Tag Archives: satin

Me-Made-May 13 – week 2: its all about the polka dots baby!!

13 May

We’re in week two and it’s time for my polka dot challenge!

I managed six days of me-made dots this week. It would have been seven if I’d conquered my half done Burda dress. Sigh….

Let’s check out the dots!!

image

Self-drafted Elsie knock off dress worn for a stroll around the canal on Bank Hol Monday.

image

Wearable Mathilde muslin (though I’m pretty sure the yoke stitches are going to snap soon because it’s too tight).

image

Prima Tea Dress; never blogged. It has very flattering under-bust gathering and a gored skirt. But I ran out of fabric for the sleeves and it looks silly without them so I always wear a cardigan!

image

Cowering from the rain in one of my earliest makes; self-drafted chiffon top with peter pan collar. I wear this all the time. Its going to fall apart soon.

image

My new morse code crepe Sortbetto (minus the pleat) with contrast bias binding. Not really digging this boxy style but it got some compliments so may keep wearing it.

image

Finally a lovely satin nl 6808. The fabric is from the Birmingham Meet Up so wearing this reminds me of that day. It’s super comfy and flattering and much loved.

And that is it for week 2! I’m already worried about week four but we’ll see how it goes.

Little Black Jacket part 3 – day 1

12 Mar

This is part 3 of my mini series on the Chanel jacket course I attended in March. See here for part 1 about inspiration and here for part 2 on materials!

Today I’m sharing my progress from day 1 of the course.

I packed up my machine, pattern, fabric, notions and a travel sewing kit and set off to Roundhay!

IMG_20130302_143301

IMG_20130321_215249-1

Gillian the course instructor advised making a toile with at least one sleeve set in and bringing it along for discussion on the first day.

I traced all my pieces rather than cutting as I was sure I’d need to apply some “creative” sizing.

I traced a size 12 at the neck/shoulder/armhole/bust and graded out to a size 14 waist and 16 hip.

What I ended up with was pretty good I think. The shoulder length/armhole needed some adjustment but the fit across the bust waist and hips felt good. For a non-fastening jacket the fronts meet and it doesn’t gape open too much.
Overall I felt it could have been snugger and Gillian agreed. She also helped me remove 3cm length from the sleeve.

She advised that although the toile is an excellent indicator of fit it’s often better to fit the jackets again mid-construction because of the wool behaving differently to calico.

Down to business. First up we cut out fabric and lining pieces, remembering to take into consideration nap, pattern matching and in my case the one way shine of satin. I didn’t use interfacing in the end as my wool had enough stability.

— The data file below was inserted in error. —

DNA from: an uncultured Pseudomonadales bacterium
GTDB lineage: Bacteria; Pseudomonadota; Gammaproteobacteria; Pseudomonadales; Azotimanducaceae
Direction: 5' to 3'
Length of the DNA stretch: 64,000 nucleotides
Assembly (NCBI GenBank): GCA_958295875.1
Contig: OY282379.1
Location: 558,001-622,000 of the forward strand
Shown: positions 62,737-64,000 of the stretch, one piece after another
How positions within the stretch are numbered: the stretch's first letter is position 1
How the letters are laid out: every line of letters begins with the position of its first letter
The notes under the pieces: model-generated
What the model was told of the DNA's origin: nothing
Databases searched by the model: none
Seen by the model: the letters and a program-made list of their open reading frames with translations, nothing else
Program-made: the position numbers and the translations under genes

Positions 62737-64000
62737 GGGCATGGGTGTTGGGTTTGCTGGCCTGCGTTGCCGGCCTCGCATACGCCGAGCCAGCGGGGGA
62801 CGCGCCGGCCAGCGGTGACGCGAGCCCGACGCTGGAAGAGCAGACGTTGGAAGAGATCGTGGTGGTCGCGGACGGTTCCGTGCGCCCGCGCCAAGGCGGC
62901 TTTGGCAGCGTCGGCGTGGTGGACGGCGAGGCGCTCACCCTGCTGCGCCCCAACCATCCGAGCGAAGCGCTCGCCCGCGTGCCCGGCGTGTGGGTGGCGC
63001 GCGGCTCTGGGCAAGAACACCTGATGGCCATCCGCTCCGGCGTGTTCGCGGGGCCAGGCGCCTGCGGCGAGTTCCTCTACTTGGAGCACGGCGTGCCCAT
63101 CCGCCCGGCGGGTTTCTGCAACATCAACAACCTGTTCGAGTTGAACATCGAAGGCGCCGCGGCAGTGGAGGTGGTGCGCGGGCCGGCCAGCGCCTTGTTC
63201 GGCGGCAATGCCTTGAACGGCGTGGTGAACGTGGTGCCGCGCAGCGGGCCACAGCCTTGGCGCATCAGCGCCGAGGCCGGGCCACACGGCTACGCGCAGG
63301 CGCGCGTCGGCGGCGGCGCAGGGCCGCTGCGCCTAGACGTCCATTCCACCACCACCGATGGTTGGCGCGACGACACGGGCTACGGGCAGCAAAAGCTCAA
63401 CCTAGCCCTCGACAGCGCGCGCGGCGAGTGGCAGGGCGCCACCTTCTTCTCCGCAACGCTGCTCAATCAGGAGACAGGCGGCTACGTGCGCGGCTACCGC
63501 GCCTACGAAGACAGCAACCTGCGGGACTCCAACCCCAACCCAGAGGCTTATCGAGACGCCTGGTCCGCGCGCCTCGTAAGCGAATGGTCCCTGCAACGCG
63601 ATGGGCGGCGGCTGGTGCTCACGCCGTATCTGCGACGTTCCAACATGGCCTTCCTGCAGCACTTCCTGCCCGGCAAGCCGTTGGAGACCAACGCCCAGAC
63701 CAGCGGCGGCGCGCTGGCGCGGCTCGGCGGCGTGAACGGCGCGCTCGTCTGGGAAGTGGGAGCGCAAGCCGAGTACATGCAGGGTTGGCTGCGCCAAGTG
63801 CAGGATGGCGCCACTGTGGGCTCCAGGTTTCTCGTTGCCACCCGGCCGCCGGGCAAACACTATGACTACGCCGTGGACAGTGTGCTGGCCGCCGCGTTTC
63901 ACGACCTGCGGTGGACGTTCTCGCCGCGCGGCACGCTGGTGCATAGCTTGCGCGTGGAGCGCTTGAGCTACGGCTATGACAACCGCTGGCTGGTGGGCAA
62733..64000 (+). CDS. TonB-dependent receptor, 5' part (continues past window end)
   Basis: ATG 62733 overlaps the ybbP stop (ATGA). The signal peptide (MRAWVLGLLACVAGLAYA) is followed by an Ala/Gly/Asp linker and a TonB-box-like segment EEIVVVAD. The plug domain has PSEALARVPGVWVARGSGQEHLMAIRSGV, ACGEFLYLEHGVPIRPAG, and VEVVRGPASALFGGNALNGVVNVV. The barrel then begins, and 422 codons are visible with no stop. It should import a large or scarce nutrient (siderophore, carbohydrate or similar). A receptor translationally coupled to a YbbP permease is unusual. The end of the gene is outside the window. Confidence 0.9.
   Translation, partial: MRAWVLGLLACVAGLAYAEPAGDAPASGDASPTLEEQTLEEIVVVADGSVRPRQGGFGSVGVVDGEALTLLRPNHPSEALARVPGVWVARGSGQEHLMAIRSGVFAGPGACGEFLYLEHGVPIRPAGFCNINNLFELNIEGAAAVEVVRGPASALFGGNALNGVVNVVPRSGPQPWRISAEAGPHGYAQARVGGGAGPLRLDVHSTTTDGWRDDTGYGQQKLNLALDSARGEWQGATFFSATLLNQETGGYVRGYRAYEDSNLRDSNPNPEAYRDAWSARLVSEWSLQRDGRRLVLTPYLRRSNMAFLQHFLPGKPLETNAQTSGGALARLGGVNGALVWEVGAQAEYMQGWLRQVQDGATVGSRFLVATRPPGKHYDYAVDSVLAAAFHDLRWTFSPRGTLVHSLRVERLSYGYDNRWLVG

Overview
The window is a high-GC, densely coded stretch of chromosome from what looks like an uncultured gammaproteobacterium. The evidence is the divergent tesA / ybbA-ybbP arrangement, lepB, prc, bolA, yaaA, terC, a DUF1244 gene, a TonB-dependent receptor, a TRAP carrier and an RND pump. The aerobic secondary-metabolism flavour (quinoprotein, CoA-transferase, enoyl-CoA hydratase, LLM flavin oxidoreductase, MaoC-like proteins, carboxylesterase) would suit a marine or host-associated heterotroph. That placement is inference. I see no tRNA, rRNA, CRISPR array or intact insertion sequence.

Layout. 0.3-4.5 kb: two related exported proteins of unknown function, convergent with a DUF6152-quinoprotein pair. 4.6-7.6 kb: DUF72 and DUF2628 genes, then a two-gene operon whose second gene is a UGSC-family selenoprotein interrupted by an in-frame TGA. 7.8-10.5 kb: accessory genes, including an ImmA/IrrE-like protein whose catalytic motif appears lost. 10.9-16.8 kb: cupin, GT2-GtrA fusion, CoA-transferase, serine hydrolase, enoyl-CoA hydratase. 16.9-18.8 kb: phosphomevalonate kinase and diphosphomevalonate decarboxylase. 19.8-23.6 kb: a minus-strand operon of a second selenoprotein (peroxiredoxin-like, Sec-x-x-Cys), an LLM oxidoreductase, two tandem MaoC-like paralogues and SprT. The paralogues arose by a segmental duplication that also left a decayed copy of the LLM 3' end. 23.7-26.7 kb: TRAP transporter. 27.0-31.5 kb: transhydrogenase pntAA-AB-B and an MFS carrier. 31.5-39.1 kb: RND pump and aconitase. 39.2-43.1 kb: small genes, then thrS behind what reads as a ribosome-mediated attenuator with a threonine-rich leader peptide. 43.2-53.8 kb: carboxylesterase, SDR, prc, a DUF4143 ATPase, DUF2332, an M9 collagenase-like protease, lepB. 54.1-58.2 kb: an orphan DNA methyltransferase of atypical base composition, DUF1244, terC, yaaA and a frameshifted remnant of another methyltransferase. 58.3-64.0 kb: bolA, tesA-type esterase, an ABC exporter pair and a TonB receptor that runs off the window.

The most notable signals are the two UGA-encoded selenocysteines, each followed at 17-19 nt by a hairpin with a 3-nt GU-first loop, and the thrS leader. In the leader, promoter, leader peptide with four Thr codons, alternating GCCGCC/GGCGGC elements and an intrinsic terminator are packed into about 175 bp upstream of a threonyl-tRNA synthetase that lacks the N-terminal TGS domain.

image

The construction was not as expected. Instead of constructing the outer shell and lining separately and the attaching the two, the corresponding shell and lining pieces were basted together and machine quilted.

This took the majority of the day. We chatted as we went and I made the most of the tips that were shared ready for when I make my second jacket. Here’s a few things I took note of:

  • For a truly expensive looking jacket it’s not enough to pattern-match your fabric in the seams and the sleeves, you should also be matching the pockets.
  • An inch of seam allowance helps you be safer rather than sorry with expensive fabric.
  • Don’t overpress your fabric… in fact barely touch it! Wool is most likely to show marks where you’ve squashed it.
  • It’s not worth overlocking your pieces even if they’re fraying like no-one’s business, as you’re just creating bulk at the seams and wool is plenty bulky enough! Just pink the edges if you need to do something.

Sorry it’s taken so long to post this. I’ve just started a new job and also Mr AR has been unwell. More excitement drafted and ready to post in Part 4 about day 2 of my class.

Little Black Jacket part 2 – materials

12 Mar

This is second part of my mini series on the Chanel jacket course I am attending in March. See part 1 about inspiration here!

Today is all about materials!

The course is based around Vogue pattern V7975.
image

(I’ve heard people rave about Vogue 8804 from the Claire Shaeffer Collection but believe its out of print now.)

The pattern calls for Wool and Wool Blends, Tweeds, Boucle, Gabardine and Mediumweight Linen.

Gillian, the instructor from the sewing school, was kind enough to ring me to discuss supplies.

We talked about how classic Chanel jackets are made from boucle or tweed and she explained about Linton fabrics, a leading stockist for Chanel.

If Chanel choose a fabric from Linton for their line the agreement is that no other bolt of that fabric will be sold for two years. This safeguards the design house from replicas appearing in the market and discourages sewers from making themselves a copy at home immediately.